4. The method of claim 1 wherein the clad metal comprises a contact layer and a backing layer.
5. The method of claim 4 wherein a slightly raised radiused projection is formed in the backing layer during the coining operation to provide for resistance welding of the contact button to another attachment or component.
6. The method of claim 1 wherein the contact metal comprises a noble-metal-containing contact layer, a copper-containing intermediate layer, and a steel-containing backing layer.
Description

This invention is concerned with the manufacture of disk-shaped electrical contacts, sometimes called contact buttons. Such contacts often comprise a noble metal contact face, usually of silver or silver-containing material, with a backing of a metal suitable for mechanical and electrical attachment, for example, by welding to a support. There is often an intermediate layer there between of a material, for example, copper, having good electrical conductivity. Examples of such electrical contacts are shown in U.S. Pat. Nos. 3,574,570, 3,397,454, 3,358,364, 3,252,207 and 3,191,275.

In the prior art the manufacture of such electrical contact buttons often involved the use of at least two machines. First, a circular blank would be punched out of a sheet of clad metal. Then, the blank would be coined to the desired shape in a second machine.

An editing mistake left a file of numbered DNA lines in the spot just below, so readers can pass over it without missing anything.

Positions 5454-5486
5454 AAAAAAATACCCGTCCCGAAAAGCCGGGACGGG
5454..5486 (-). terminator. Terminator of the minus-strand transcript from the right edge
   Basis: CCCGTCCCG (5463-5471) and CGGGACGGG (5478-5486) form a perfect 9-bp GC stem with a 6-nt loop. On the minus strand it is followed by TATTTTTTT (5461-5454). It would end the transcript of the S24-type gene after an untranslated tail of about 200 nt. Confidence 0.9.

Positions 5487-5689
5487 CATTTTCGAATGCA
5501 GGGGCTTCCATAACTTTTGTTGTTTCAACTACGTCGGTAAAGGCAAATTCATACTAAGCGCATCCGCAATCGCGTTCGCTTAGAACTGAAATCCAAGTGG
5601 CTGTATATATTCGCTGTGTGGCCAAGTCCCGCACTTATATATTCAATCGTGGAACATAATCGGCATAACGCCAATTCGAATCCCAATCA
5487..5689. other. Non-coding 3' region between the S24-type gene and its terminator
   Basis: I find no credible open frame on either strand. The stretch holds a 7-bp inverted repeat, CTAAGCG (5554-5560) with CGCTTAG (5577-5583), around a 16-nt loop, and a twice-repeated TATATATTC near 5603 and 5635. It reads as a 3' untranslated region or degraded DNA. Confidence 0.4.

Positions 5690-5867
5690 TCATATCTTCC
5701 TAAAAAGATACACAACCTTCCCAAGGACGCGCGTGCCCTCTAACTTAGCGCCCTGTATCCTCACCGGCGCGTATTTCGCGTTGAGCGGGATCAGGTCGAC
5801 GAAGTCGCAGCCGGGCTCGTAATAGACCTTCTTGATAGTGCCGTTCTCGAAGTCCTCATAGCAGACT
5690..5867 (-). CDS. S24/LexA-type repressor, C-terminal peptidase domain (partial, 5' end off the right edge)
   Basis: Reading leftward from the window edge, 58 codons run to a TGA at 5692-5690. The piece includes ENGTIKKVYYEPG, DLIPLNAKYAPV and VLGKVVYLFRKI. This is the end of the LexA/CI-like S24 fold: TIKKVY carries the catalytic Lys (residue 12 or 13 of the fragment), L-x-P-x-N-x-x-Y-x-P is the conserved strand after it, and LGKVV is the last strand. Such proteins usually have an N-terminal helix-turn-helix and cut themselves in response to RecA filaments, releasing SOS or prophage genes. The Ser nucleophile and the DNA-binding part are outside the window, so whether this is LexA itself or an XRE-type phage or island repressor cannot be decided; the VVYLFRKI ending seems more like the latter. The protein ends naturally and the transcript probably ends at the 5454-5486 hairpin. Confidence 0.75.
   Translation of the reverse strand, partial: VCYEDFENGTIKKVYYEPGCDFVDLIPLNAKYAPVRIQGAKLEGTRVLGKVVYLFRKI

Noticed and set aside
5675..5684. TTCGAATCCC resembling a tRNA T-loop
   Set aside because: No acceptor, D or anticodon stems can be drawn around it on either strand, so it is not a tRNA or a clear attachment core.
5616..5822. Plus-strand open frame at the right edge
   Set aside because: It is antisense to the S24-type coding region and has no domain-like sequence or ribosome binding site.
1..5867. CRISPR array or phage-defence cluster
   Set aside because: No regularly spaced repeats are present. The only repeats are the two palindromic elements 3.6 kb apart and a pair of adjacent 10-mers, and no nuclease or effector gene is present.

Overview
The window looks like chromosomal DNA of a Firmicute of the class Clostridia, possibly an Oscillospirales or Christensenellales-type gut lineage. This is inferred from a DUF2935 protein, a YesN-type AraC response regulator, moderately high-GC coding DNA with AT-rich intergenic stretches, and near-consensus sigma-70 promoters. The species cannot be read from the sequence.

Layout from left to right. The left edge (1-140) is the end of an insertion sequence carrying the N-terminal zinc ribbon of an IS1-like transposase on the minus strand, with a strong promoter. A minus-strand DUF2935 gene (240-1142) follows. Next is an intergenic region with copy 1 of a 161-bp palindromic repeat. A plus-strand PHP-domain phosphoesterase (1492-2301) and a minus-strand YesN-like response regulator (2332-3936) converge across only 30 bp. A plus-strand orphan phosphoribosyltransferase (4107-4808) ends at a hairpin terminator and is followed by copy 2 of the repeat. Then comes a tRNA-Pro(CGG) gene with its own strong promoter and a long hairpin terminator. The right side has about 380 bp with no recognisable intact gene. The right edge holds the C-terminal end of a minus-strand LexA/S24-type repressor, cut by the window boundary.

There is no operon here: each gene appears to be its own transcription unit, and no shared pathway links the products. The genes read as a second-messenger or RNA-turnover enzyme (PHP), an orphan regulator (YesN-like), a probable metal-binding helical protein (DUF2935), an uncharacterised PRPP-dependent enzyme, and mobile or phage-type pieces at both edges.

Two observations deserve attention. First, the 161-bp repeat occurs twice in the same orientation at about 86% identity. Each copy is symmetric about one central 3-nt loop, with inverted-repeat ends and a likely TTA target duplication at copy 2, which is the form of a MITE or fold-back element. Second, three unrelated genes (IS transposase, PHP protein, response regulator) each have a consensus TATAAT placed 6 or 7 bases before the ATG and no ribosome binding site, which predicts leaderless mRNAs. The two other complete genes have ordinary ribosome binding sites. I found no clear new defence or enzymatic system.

This invention describes a process in which the contact buttons can be made in a single machine with advantages in cost and production rates. The process commences with a long strip of clad metal, the width of which is less than the diameter of the finished contact button and the thickness of which is greater than the thickness of the finished contact button. In a coining step, the strip is pressed between a coining punch and a coining die during which the strip is pressed out, that is, plastically deformed, to a width greater than the diameter of the finished contact button and also during which the strip is coined to form a contact button of the desired configuration. In the next operation, a narrow transverse section of the strip between the contact buttons is deformed, that is, pressed, into the shape of a rib. The rib prevents forward flow of the metal during the time that the metal is being plastically deformed during coining, and therefore aids in precisely positioning the strip for a blanking operation during which each contact button is accurately punched out of the strip.